Folk Music with a Native American Flavor : NPR Music

photo found:
Folk Music with a Native American Flavor : NPR Music

Radmilla Cody is a Navajo-African American. Her mom is Navajo. Her dad is African American. She shares how she processes her unique heritage. It's an intriguing interview on NPR with Farai Chideya. She was runner-up Miss Black Arizona and also became Miss Navajo. This honor as Miss Navajo stirred up some hearty conversations.

Native American Experience: Navajo Style

Be sure to watch for this on June 3 on FX. I wonder if someone out there could tape or tivo or record this episode of 30 days for me. I don't subscribe to cable.



I wonder where Lenny is on his spiritual journey. I like the rockin' guitar. You can hear the song for free on Lenny's website. I believe I could place this in the spiritual warfare genre (Ephesians 6:10ff). I wonder what you think.

No gas, no go

I appreciate the help of Simply Youth Ministries. Before joining Wooster Grace I served at Northwest Chapel in Dublin, OH. One of my many pastoral roles was shepherding students. I always appreaciated my friends Doug and especially Kurt because I was leading junior high ministries.

This article "from the field" convicts me. I need to commune with God. I send out a prayer letter for missionaries. Yet I fail to pray consistently for them. In my Prayer Force Update I challenged our prayer warriors to see prayer as communion with God, not merely presenting prayer requests. So I need to unplug, to commune with God.

Just like my co-laborer, David Norman, I need to fill up the spiritual tank and go forward in the power of God. I need to go get alone with God. I love his tips (visit link above)--the one I will put into practice is using a reading schedule to daily read the Bible in a year. I am celebrating my birthday on June 1. So for my forty-third year of life on this earth, I choose to read through the whole Bible in a year. I may even join a group--one year bible blog.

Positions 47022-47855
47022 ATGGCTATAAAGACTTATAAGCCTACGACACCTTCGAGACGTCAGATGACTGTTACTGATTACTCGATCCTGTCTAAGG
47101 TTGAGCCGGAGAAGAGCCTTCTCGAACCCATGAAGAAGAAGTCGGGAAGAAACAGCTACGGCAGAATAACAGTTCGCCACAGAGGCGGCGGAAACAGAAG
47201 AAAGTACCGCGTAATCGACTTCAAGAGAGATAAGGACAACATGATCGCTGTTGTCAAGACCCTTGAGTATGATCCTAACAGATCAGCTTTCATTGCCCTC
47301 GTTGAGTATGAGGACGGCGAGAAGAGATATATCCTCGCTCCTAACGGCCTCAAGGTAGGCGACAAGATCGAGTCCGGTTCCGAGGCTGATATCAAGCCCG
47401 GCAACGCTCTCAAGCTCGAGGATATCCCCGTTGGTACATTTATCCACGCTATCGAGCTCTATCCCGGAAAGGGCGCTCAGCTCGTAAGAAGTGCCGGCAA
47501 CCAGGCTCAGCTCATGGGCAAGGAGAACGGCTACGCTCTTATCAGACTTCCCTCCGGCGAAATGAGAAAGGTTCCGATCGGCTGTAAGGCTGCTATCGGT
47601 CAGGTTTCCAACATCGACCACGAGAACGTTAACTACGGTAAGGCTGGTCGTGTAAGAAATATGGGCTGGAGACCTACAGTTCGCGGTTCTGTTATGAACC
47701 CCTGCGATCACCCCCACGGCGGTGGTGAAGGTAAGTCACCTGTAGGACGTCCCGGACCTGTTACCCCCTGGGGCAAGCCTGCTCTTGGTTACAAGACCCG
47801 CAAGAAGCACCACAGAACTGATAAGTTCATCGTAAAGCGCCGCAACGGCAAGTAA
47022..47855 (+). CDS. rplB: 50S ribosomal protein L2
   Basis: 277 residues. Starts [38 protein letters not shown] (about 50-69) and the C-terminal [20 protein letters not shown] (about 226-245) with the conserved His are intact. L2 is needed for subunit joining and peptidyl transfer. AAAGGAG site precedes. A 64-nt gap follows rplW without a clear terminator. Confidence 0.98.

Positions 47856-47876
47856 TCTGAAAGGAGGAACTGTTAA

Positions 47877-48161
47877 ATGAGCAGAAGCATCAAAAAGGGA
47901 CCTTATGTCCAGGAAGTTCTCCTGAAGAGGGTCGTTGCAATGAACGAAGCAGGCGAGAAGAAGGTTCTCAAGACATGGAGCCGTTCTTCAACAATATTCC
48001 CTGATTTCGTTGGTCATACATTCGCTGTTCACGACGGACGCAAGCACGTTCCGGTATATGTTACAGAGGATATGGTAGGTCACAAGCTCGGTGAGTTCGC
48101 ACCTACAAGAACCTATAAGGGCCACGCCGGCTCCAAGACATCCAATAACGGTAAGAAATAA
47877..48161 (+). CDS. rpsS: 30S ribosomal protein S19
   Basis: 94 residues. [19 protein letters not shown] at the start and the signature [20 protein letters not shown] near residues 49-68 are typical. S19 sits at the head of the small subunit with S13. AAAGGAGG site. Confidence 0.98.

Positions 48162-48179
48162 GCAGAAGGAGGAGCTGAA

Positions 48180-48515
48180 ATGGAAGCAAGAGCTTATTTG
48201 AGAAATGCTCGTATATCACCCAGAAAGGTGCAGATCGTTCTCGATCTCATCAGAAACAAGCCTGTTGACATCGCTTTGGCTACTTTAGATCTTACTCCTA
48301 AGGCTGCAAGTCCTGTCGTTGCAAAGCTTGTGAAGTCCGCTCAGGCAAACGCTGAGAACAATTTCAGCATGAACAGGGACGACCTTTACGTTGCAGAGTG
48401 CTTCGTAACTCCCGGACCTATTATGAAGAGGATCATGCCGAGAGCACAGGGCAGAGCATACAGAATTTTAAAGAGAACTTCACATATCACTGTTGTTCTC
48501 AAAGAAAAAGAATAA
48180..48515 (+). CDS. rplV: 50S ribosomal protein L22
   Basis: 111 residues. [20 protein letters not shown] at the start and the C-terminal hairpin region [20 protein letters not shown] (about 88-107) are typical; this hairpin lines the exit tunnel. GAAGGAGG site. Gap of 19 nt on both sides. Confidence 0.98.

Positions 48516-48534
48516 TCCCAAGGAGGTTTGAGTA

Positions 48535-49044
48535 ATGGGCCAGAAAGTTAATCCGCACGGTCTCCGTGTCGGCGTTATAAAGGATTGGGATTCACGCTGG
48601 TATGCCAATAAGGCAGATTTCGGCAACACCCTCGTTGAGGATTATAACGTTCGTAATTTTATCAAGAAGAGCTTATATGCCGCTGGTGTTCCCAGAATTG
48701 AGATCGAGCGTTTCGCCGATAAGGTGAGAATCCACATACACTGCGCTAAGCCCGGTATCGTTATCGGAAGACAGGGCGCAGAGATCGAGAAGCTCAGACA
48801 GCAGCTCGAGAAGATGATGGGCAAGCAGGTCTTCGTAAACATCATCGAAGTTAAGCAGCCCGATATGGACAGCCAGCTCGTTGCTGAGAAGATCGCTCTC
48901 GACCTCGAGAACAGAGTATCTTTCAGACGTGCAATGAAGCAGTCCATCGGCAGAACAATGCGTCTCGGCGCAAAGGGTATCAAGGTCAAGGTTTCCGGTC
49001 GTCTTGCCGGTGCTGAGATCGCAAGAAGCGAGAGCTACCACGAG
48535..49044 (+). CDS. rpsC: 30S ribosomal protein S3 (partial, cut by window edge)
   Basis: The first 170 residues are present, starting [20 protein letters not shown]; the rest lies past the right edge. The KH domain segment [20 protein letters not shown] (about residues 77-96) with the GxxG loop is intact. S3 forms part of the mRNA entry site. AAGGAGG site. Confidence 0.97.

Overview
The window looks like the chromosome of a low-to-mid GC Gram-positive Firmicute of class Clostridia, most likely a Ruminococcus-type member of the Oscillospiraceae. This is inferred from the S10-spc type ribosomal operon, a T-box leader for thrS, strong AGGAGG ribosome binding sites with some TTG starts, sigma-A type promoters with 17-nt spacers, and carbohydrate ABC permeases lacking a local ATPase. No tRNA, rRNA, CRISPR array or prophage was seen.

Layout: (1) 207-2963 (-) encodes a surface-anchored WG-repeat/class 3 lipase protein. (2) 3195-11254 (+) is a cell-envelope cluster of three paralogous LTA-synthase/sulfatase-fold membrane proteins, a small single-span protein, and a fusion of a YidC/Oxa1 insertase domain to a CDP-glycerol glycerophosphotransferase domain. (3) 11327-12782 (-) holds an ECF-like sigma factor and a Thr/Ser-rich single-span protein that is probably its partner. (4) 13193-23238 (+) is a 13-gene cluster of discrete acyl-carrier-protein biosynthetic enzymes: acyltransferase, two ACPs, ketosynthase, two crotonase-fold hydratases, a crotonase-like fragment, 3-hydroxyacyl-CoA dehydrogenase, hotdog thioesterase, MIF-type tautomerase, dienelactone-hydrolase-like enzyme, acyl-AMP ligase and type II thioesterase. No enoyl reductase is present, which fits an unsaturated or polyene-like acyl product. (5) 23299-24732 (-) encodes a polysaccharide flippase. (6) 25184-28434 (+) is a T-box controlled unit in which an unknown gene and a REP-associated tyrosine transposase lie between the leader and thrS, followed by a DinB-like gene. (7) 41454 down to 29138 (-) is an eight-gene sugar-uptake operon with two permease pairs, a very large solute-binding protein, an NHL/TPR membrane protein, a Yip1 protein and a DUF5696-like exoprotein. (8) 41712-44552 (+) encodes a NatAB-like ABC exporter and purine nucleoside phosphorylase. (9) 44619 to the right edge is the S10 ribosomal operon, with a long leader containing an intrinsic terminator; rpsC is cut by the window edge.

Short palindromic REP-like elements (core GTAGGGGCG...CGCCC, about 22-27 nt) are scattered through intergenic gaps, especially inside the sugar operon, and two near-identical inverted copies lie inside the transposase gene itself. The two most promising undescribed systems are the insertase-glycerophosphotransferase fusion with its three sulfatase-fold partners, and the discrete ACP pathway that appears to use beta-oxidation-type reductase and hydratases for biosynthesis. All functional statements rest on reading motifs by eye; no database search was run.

A Hero in Prague

One of the things I enjoy about being a pastor is facilitating missions experiences for the people in our church. Linda is presently visiting the Swain's who serve God in Prague, Czech Republic. She even made time to connect with the Plaster's who serve in Paris.

Linda serves on our Global Task Force which helps facilitate everyone to be on mission for God in our church. I am so proud of her. She takes a trip to encourage our missionary partners. She is truly a fully devoted follower of Christ.

Her commitment to God extends deep into her life. She just finished the school year teaching Released Time Bible Classes in the public school system in Northwestern Wayne County. She is the main teacher for the North Central-Northwestern Religious Education Program. Now she prepares to teach a seminar on how to share your faith with those who seem antagonistic or feel strongly against your beliefs.

I'll include a couple of lines from her email to me:

I spent a couple hours with the Plasters (our missionaries in Paris) at the airport. That was good. I went with George and Cindy to English class and then Bible study. Once I had a walk back to metro and home I don't feel as tired. Hope I can sleep all night tonight. I'll close for now. Thanks for praying.

Linda is a great example of people striving to live for God as a fully devoted follower. I am challenged by her commitment and love for God's people who serve overseas and heart for helping to reach people wherever they she may go. Way to go, Linda.

Tuesday, May 27, 2008

KQED | Programs: Water Haulers: Home